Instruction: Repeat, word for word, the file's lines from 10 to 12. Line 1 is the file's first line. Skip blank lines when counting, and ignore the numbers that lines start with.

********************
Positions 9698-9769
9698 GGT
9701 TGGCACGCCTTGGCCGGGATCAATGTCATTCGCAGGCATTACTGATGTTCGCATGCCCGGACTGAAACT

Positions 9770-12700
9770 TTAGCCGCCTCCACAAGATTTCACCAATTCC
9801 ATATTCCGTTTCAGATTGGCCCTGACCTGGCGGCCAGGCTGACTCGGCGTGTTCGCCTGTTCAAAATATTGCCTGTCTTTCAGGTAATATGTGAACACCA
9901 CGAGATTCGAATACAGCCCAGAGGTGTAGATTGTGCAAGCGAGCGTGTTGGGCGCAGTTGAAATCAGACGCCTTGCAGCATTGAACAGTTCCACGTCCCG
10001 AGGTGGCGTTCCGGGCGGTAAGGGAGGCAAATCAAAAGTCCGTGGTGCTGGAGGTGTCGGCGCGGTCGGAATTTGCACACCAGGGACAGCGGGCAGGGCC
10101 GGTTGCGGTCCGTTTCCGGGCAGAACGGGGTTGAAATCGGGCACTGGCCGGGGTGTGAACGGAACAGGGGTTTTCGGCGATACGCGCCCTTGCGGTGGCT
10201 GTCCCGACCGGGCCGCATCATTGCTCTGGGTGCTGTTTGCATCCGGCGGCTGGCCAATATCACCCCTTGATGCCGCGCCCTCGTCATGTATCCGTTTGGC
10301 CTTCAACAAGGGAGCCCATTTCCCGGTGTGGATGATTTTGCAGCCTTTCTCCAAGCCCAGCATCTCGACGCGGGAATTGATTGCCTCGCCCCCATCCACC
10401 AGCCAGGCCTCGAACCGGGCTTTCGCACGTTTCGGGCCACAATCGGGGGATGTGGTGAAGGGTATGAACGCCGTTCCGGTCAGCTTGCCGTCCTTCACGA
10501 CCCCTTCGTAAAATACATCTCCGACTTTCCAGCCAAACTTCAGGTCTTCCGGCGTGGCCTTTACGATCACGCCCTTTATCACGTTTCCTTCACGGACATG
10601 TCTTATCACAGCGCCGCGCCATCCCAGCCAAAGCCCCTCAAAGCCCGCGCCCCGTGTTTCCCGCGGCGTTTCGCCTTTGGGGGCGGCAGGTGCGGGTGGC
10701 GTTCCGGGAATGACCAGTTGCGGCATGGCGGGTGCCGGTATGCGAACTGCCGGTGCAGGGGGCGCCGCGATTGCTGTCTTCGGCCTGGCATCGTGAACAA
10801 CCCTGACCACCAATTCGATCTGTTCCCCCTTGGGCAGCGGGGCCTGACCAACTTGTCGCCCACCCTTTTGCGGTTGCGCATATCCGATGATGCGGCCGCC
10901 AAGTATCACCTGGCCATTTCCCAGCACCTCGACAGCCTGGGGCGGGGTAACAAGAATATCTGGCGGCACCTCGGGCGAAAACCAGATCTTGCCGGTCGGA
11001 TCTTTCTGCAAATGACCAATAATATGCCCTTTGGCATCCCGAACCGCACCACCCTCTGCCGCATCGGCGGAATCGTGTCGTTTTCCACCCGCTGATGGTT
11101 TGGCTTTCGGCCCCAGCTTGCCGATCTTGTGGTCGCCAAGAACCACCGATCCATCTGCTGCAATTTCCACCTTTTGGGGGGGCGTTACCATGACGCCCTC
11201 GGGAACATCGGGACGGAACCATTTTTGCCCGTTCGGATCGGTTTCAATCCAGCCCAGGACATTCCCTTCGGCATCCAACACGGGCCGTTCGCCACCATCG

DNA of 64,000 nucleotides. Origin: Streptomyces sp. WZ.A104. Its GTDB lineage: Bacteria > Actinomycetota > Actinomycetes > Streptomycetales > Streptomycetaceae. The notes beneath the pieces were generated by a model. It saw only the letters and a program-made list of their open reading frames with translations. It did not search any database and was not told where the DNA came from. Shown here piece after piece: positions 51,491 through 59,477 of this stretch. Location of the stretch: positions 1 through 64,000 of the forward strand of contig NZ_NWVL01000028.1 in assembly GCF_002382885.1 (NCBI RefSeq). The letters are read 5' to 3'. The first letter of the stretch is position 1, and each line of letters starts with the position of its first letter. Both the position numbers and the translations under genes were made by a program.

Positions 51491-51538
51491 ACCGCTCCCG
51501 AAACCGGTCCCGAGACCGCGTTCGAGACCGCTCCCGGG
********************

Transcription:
10201 GTCCCGACCGGGCCGCATCATTGCTCTGGGTGCTGTTTGCATCCGGCGGCTGGCCAATATCACCCCTTGATGCCGCGCCCTCGTCATGTATCCGTTTGGC
10301 CTTCAACAAGGGAGCCCATTTCCCGGTGTGGATGATTTTGCAGCCTTTCTCCAAGCCCAGCATCTCGACGCGGGAATTGATTGCCTCGCCCCCATCCACC
10401 AGCCAGGCCTCGAACCGGGCTTTCGCACGTTTCGGGCCACAATCGGGGGATGTGGTGAAGGGTATGAACGCCGTTCCGGTCAGCTTGCCGTCCTTCACGA